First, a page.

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Hedgerow regulations now law

Posted by: , Posted on: - Categories: Farming and Countryside Programme
A view of the Nottinghamshire Countryside.

In a post published last month, I said I’d let you know when Parliament passed the new hedgerow regulations. Today, I’m doing just that. 

The Management of Hedgerows (England) Regulations 2024 puts the baseline for hedgerow management practices into law, providing a consistent approach for their protection across the country. 

This includes:

  • a 2-metre buffer strip, measured from the centre of a hedgerow, where a green cover must be established and maintained. Also, no cultivation or the application of pesticides or fertilisers should take place within this buffer strip
  • a hedgerow cutting ban from 1 March to 31 August (inclusive). 

As I mentioned in my last post, these practices are subject to exceptions which you can find in the legislation. They broadly mirror the previous approach under cross compliance. This will make it straightforward for farmers and others who are familiar with the requirements.

You can find guidance on these rules and exemptions in the buffer strip guidance and the cutting and trimming guidance on GOV.UK. 

Many farmers and land managers are already going much further than the rules contained in the new regulations.  

This is shown through the uptake of hedgerow management actions through our environmental land management schemes. Over 20,000 agreements contribute to the management of over 60,000 miles of hedgerows in England.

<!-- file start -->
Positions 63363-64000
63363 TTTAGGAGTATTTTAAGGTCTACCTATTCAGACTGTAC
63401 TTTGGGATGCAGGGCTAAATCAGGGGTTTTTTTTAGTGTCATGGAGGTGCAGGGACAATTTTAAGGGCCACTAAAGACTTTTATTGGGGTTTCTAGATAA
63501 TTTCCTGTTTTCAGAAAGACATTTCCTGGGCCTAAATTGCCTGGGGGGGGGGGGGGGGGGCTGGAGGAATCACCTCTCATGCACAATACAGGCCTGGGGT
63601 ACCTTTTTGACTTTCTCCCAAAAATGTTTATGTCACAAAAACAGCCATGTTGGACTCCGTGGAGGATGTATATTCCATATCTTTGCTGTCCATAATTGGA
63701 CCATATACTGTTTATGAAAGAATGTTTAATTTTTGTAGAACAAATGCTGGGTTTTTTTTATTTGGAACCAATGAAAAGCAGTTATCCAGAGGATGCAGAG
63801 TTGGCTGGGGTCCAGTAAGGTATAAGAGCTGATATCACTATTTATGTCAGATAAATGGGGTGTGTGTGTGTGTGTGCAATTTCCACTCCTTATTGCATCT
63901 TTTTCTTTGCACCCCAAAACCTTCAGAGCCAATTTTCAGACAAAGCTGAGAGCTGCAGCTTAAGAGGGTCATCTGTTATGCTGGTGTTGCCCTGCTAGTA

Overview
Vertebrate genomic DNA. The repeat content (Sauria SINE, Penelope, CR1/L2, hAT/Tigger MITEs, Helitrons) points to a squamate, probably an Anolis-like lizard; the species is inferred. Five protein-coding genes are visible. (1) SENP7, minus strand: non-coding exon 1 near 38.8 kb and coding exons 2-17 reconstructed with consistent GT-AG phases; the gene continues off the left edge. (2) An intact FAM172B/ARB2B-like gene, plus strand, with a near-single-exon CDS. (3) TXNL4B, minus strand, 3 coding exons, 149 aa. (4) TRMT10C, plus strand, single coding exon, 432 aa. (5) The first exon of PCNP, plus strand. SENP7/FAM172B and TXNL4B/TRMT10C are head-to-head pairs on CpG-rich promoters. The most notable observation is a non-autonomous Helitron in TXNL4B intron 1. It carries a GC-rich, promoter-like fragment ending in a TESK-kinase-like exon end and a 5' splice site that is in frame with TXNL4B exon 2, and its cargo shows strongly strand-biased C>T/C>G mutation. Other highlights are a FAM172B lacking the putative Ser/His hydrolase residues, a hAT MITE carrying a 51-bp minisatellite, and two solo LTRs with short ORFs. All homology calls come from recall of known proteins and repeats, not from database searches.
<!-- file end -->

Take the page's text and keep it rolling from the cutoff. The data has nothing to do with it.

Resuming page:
The new regulations support those participating in our schemes or receiving grants by providing a basis of good hedgerow management that all must follow.  

Further details on how to get involved in hedgerow management offer can be found on the Funding for farmers, growers and land managers page on GOV.UK and through our dedicated Sustainable Farming Incentive (SFI) site.

The regulations will be enforced by the Rural Payments Agency (RPA), in a fair and proportionate way and they have been talking to farmers and others about the best approaches. From day one, they will take an advice-led approach, with stronger actions in only the worst cases. 

The RPA will hold a public consultation on how to implement and enforce these protections in due course.

The regulations are designed to provide an extra level of reassurance that the same management approach is used across the country. 

Follow the Rural Payments Agency blog for the latest. 

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